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Now that he is The Batman, Ben Affleck has to choose his in-between projects carefully. They have to be special in that they need to caress his desire to stretch himself artistically as a thespian. He definitely achieved that with The Accountant, which is sandwiched between Batman v Superman: Dawn of Justice and the upcoming Justice League, which finds him donning the Batsuit once again. He also has his next directorial effort coming soon, Live by Night.

Affleck is Christian Wolff, a man who has struggled with autism his whole life. Most clearly, he is a genius within the world of numbers and mathematics and he uses those skills, and years of working with his affliction, to become an accountant. But that small town CPA is merely a cover. He is actually a specialist hired by unsavory types the world over to cook their books and seek out where money is leaking. It’s dangerous work, but that’s okay. Thanks to years of hard love and hardcore physical training by his military father (along with his brother); Christian is also a gifted killer. This guy can more than defend himself.

Ray King, a Treasury agent (J.K. Simmons, doing his supremely perfected government enforcer role), has made it his life mission to track down The Accountant. He gets help when Marybeth (Cynthia Addai-Robinson), a young agent trying to get ahead while keeping her past at bay, is coerced to join his mission to take down this mysterious individual who has escaped capture for years.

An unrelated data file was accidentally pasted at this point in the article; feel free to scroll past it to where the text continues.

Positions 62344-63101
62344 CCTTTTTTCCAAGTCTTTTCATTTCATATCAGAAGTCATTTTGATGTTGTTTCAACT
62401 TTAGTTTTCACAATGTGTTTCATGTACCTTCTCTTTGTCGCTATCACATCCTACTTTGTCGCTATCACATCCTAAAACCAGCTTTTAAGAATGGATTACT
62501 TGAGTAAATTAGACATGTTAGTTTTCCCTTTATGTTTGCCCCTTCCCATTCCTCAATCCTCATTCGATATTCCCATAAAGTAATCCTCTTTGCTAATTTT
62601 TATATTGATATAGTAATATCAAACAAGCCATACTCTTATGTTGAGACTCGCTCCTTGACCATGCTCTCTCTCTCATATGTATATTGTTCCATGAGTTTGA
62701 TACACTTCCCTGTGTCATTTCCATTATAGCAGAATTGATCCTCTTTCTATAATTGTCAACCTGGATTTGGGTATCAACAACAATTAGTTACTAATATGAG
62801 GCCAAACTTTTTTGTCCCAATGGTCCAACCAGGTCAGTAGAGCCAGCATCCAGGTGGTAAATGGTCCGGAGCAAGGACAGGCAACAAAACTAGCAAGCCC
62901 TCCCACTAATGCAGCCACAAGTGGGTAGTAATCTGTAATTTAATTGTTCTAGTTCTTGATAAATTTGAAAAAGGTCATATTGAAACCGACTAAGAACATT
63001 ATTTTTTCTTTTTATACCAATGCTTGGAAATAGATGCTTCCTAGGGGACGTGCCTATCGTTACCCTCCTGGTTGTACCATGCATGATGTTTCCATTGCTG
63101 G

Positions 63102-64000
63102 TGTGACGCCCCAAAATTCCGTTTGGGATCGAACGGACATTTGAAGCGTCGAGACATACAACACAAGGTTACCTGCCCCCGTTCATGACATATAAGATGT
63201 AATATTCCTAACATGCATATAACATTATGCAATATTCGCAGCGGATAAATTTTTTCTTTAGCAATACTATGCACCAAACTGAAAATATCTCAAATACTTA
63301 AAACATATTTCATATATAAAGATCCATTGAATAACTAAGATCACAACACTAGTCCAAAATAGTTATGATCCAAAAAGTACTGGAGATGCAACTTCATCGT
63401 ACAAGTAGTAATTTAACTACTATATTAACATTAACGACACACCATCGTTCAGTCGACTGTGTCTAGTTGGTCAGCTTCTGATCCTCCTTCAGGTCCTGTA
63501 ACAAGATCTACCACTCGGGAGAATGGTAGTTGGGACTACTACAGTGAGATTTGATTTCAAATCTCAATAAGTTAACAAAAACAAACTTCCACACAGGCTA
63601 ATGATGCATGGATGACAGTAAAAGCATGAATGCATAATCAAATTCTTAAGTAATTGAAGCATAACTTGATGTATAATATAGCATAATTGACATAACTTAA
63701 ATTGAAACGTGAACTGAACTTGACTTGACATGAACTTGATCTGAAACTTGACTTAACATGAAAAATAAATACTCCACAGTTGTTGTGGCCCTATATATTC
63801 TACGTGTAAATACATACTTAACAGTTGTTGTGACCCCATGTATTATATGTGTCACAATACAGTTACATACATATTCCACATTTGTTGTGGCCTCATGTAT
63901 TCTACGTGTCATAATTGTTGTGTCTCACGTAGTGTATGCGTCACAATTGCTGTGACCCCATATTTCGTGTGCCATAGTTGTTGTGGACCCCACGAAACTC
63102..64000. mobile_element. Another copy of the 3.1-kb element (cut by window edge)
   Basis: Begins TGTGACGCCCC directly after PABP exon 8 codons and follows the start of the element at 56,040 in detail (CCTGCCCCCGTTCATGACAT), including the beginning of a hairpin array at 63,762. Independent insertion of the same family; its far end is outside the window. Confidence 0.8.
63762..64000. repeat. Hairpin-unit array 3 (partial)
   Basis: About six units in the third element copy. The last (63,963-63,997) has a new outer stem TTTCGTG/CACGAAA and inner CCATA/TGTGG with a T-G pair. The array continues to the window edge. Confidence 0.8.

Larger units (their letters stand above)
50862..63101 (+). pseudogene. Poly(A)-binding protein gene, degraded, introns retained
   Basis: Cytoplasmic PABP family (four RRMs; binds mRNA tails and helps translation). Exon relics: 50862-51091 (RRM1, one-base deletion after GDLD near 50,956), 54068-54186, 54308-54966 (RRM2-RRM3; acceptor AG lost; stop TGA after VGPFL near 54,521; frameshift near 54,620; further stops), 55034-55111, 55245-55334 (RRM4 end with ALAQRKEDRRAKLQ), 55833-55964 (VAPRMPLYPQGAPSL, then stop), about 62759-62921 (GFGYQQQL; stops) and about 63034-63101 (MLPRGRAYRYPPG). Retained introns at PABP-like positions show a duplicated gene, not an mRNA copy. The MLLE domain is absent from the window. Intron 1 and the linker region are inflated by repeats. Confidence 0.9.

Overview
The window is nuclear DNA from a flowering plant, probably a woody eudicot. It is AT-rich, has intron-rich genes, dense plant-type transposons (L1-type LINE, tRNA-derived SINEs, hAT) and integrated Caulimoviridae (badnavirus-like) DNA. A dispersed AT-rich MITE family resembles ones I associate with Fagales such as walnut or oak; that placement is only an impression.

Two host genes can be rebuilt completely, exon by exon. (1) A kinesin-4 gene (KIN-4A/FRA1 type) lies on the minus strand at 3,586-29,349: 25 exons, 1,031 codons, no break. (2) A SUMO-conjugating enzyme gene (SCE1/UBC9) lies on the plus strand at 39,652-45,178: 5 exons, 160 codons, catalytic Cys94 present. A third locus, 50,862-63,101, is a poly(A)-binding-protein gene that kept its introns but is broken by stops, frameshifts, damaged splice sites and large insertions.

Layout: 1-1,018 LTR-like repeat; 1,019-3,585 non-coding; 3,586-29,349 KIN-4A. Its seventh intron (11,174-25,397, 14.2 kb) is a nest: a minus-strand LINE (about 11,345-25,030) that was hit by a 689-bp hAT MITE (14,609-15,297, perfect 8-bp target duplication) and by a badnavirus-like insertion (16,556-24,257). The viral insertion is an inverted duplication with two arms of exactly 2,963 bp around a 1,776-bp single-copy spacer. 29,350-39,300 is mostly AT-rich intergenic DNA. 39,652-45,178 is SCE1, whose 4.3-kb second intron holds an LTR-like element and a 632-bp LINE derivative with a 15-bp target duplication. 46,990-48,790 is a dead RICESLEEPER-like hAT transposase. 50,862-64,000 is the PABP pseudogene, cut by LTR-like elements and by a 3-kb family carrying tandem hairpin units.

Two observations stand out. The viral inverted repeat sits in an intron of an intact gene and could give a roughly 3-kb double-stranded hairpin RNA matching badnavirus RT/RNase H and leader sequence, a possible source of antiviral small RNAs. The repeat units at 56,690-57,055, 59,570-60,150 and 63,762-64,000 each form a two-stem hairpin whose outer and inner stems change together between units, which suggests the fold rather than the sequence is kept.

The two sides are on a collision course that becomes clear when Wolff is asked to look into the accounting practices of a large company led by Lamar Black (John Lithgow). A red flag went up when an accountant for his company (played ever-plucky by Anna Kendrick) “sticks her nose where she shouldn’t” and finds money missing where there should be tens of millions.

The Accountant is not just a run-of-the-mill actioner. In fact, it has a lot of smarts going for it. It largely works due to the stellar and inspired performance of Affleck. His take on Wolff could have been a caricature in two-dimensions. But, instead it is a deeply rich turn that is a tribute to the millions who suffer from being on the autism spectrum. It is cinema’s first hero from that world and he does all those who live with this ailment serious justice as well as serving as someone to look up to on the big screen.

Besides Affleck, the cast is strong. Jon Bernthal’s Brax is quite a standout. The actor, who first gained recognition on The Walking Dead, has done nothing but increase his cache in turns since — including stellar turns in Sicario, Me, Earl and the Dying Girl, Fury and The Wolf of Wall Street. His work in The Accountant continues that hot streak. Also impressive is Addai-Robinson. She and Oscar winner Simmons have quite the rapport, so keep an eye on her in the coming years.

Gavin O’Connor (Warrior) directs with a firm hand and plays the balance between cerebral action and physical action expertly. The thing that detracts from the film a bit is its constant flashbacks and playing with time. Between going through Wolff’s youth and establishing why he is the way he is and the shifting of the time narrative in the present, The Accountant drags where it should steamroll.

The biggest takeaway from the movie is that it clearly took painstaking steps to portray someone on the autistic spectrum with the care it deserves. Wolff is a functioning individual in our society, who after years of therapy and daily work, is managing to not only live his life, but to flourish in it. Not only is he doing what he is good at, but also what he loves.

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